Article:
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close this bookBoiling Point No. 25 - August 1991 (ITDG - ITDG, 1991, 36 p.)
View the document(introduction...)
View the documentFunding for Stove- Programmes
View the documentThe Ups and Downs of Stove Funding
View the documentTen Steps to Heaven
View the documentFuelwood a Burning Issue in Third World
View the documentEnergy Policies and the Greenhouse Effect
View the documentWorld Bank- Stoves Programme Funding
View the documentImproved Stove Programmes& Funders
View the documentStoves as Social Welfare Support
View the documentCulture-Specific Illustrations
View the documentCooking With Electricity
View the documentGate/GTZ News
View the documentBiomass Densification
View the documentAgricultural Residues In Farming Systems
View the documentConsultation on Indoor Air Pollution
View the documentNews
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View the documentLetters to the Editor

Agricultural Residues In Farming Systems

By Geoffrey Barnard, Financial Director, Panos ,US

Many people in the energy field refer to agricultural residues as an "unused resource" and point to residues as being a potential solution to many countries' energy problems. While agricultural residues can offer a useful additional source of energy, it is dangerous to make assumptions without examining the role that these residues play within the relevant farming and socio-economic systems.

One of the biggest mistakes that can be made is that of aggregation. A number of studies have identified large amounts of residue at the national level and projects have been designed accordingly. Once on the ground, however, it often turns out that the residues are highly decentralised and the cost of collection cannot tee economically justified.

The availability of residues for fuel use is difficult to measure at the national level. It only becomes slightly clearer when good-quality village studies are available. For example: modern high-input systems with several crops per year can give far more residues than traditional rain-fed systems. On the other hand, many HYV (high yield variety) crops grow on much smaller stalks than traditional varieties. High-input farming, relying on chemical fertilizers, will tend to regard residues as a waste whereas traditional farming methods may use much more of the residues as mulch, compost or fodder. In certain regions, farmers pay pastoralists to graze their cattle on their land to process their residues into high quality manure.


Residue production alone is not enough. The question of access to those residues is equally important. In India, people will weed wealthier landowners' land, simply to obtain fodder for their cattle: they receive no payment. While a prosperous farmer, with several hectares of farmland and a sizeable herd of cattle, may produce a large suplus of residues, a landless labourer may have automatic access to very little. What his family is able to obtain in practice may be determined more by the generosity of his employer than by the level of production in the village.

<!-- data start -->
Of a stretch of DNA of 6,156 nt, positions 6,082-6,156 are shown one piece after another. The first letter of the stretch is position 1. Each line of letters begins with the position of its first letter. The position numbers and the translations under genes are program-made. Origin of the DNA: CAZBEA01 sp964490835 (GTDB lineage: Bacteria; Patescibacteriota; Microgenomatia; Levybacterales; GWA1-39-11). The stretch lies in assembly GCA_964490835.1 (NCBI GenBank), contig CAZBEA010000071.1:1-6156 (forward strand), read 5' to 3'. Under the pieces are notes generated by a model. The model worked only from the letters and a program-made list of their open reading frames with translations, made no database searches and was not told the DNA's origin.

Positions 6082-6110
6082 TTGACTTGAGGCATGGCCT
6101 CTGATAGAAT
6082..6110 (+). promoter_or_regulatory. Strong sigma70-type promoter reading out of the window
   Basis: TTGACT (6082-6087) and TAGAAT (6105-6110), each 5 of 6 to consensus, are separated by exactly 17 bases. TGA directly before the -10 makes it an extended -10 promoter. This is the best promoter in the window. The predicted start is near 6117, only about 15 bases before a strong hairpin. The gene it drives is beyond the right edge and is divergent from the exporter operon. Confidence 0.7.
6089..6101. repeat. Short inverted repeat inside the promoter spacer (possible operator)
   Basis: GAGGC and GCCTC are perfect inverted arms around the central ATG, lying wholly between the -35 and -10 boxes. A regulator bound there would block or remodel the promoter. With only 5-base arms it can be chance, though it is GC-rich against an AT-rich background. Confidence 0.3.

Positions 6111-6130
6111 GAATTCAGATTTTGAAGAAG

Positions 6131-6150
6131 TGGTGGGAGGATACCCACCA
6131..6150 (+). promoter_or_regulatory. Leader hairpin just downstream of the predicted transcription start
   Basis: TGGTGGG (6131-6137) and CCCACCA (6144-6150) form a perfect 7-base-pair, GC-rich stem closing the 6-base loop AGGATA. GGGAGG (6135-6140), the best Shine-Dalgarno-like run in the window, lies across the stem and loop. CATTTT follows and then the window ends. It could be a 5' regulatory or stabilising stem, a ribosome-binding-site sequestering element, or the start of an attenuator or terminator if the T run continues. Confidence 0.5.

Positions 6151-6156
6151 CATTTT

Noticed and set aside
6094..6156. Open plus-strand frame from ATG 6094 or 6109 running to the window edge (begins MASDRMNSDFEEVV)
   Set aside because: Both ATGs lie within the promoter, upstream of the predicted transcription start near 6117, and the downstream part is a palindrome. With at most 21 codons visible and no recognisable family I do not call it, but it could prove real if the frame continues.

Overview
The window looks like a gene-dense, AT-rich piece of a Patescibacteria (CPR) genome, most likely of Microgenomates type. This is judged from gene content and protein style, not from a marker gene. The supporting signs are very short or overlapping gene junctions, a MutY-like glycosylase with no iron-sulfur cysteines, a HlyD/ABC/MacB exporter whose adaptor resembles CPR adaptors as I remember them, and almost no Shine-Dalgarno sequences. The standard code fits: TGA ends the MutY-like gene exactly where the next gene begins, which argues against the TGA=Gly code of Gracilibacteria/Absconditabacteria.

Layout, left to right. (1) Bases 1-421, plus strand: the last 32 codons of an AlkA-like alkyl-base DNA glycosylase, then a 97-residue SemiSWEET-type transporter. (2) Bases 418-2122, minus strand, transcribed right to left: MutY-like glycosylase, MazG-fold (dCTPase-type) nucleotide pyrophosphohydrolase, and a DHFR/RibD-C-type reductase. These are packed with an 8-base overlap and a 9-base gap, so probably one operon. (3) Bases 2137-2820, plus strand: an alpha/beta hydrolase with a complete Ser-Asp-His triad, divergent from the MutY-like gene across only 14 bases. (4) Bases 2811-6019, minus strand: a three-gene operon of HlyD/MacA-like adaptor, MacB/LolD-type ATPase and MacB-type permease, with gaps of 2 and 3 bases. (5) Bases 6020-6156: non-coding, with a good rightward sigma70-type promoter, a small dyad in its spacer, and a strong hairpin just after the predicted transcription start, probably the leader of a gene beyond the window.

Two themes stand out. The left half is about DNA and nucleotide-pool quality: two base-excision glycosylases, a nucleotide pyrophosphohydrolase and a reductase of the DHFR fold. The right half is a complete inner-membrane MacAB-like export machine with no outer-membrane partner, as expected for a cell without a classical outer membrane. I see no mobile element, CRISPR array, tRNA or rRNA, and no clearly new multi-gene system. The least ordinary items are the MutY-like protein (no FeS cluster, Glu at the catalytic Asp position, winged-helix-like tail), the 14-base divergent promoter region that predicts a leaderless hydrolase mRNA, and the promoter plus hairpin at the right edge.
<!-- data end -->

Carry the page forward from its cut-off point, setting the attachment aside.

The other major danger in identifying unused resources is actually in recognising how unused the resource really is. Agricultural residues provide three major - often conflicting - inputs to farming and social systems: fodder for livestock, compost/manure for soil fertility and energy for cooking and crop processing. Residues also provide roofing material, raw materials for a range of handicrafts and, as ash, additions to ceramics, soap and other products.

The conflicts can sometimes be overplayed. It is often considered, for example, that any dung burnt is to the immediate detriment of soil fertility and stability. While this is in theory true, there is a variety of practical and economic considerations which prevent farmers from doing what in strict soil science terms would be best. Organic farming is much more labour-intensive than using concentrated chemical fertilisers. Animal dung can be quite difficult and time consuming to collect unless the animals are penned in. Some crop residues decompose so slowly as to be of little nutritional or structural benefit to the soil. Again, farming systems have to be examined on a local basis: only if residues are currently being used for fodder or fertiliser can one measure a conflict with energy use.

A more important conflict can be between different users of the same residues. Many briquetting projects fail to recognise the problem. Briquetting is en excellent way of upgrading many residues, but it also raises their price. Residues that were a waste to a farmer become something of value. That is fine for the farmer, but what about the poor landless labourer who is currently using that residue to cook with? However inferior that material is as a fuel, it is all he can afford. Briquetting in these circumstances is actually depriving the poorest people of one of their very few sources of energy.

It is clearly essential that any briquetting project should be preceded by a survey of the sources of raw materials both locally and regionally, taking account of all the factors described. This should include seasonal variations and costs and possible changes in the energy situation for several years ahead.